According to Romley, Jena and Goldman (2011), the answer is yes.
For each of 6 diagnoses at admission—acute myocardial infarction, congestive heart failure, acute stroke, gastrointestinal hemorrhage, hip fracture, and pneumonia—patient admission to higher-spending hospitals was associated with lower risk-adjusted inpatient mortality. During 1999 to 2003, for example, patients admitted with acute myocardial infarction to California hospitals in the highest quintile of hospital spending had lower inpatient mortality than did those admitted to hospitals in the lowest quintile (odds ratio, 0.862 [95% CI, 0.742 to 0.983]). Predicted inpatient deaths would increase by 1831 if all patients admitted with acute myocardial infarction were cared for in hospitals in the lowest quintile of spending rather than the highest. The association between hospital spending and inpatient mortality did not vary by region or hospital size.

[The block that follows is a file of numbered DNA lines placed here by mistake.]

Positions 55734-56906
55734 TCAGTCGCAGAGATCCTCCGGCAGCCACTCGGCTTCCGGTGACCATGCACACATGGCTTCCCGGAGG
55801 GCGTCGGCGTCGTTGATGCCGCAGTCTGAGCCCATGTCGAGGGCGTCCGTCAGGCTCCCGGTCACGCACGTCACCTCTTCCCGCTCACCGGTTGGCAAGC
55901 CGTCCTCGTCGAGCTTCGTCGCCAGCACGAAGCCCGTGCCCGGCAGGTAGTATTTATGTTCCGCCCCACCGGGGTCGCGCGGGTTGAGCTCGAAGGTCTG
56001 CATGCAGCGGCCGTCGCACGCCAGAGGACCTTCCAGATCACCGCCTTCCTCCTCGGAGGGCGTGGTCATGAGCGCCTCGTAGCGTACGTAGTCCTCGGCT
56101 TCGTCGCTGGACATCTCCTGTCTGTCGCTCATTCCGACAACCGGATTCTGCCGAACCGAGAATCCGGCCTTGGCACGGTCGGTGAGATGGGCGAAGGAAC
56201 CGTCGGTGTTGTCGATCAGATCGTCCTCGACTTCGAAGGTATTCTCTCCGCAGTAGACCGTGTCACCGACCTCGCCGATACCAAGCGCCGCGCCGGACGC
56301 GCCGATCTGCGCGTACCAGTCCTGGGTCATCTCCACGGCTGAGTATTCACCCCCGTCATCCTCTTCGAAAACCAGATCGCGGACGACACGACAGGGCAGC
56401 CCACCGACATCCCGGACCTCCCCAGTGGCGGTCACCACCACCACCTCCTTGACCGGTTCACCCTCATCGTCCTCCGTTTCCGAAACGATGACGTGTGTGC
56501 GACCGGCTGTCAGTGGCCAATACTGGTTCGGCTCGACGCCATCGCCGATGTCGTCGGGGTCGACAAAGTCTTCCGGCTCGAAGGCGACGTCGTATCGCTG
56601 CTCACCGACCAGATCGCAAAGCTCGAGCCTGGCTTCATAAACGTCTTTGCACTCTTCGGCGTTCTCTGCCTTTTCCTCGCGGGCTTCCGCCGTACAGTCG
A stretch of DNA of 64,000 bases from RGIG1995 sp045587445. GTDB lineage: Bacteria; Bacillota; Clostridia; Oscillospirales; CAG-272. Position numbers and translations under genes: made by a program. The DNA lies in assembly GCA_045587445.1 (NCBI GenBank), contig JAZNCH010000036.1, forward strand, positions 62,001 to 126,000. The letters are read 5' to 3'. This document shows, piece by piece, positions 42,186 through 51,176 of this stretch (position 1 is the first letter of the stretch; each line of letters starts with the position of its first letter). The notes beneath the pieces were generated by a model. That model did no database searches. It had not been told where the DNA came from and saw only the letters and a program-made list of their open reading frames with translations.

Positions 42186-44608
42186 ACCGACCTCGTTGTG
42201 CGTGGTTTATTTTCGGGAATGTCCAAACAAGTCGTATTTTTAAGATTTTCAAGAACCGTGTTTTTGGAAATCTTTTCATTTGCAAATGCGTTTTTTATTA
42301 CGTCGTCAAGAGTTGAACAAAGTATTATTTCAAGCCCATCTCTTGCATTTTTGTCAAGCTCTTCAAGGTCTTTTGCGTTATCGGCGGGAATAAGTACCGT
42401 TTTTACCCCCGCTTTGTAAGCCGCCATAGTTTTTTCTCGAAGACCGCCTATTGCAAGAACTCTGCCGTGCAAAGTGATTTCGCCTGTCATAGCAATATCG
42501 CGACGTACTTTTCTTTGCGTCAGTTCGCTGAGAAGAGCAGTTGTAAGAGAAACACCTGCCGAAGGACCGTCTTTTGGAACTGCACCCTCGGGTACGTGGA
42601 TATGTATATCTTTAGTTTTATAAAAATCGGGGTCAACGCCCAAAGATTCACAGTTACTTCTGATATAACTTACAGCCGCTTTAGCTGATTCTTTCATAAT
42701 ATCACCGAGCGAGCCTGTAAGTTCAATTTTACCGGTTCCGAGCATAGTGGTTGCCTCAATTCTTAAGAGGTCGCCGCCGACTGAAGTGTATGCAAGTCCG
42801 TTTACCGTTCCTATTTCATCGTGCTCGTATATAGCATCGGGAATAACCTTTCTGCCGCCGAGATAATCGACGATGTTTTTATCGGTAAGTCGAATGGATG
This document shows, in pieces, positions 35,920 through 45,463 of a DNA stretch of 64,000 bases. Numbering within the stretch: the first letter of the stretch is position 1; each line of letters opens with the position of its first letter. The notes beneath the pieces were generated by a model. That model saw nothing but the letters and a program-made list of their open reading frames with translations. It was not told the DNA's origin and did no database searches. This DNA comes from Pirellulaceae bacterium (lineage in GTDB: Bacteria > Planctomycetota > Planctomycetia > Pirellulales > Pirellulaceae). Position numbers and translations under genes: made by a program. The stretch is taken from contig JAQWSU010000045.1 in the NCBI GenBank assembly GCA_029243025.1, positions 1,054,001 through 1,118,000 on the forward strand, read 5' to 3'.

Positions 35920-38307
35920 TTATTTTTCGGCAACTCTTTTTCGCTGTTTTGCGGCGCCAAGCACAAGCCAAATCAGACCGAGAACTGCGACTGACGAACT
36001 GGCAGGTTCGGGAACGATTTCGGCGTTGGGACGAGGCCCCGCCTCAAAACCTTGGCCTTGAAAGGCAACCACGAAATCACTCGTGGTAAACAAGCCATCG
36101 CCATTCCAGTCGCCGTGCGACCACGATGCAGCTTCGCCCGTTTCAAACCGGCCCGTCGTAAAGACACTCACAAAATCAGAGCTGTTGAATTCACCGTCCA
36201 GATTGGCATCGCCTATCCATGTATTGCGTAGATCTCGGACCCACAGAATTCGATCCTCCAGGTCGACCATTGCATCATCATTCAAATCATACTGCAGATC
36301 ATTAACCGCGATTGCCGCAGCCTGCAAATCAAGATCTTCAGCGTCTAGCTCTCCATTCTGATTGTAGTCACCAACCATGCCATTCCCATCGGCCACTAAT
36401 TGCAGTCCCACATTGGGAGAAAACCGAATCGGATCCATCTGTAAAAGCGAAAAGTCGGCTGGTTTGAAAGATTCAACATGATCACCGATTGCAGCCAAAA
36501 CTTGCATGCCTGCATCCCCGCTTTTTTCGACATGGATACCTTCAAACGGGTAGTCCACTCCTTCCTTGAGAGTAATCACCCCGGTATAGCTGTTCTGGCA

- John A. Romley, Anupam B. Jena, Dana P. Goldman; Hospital Spending and Inpatient Mortality: Evidence From CaliforniaAn Observational Study. Annals of Internal Medicine. 2011 Feb;154(3):160-167.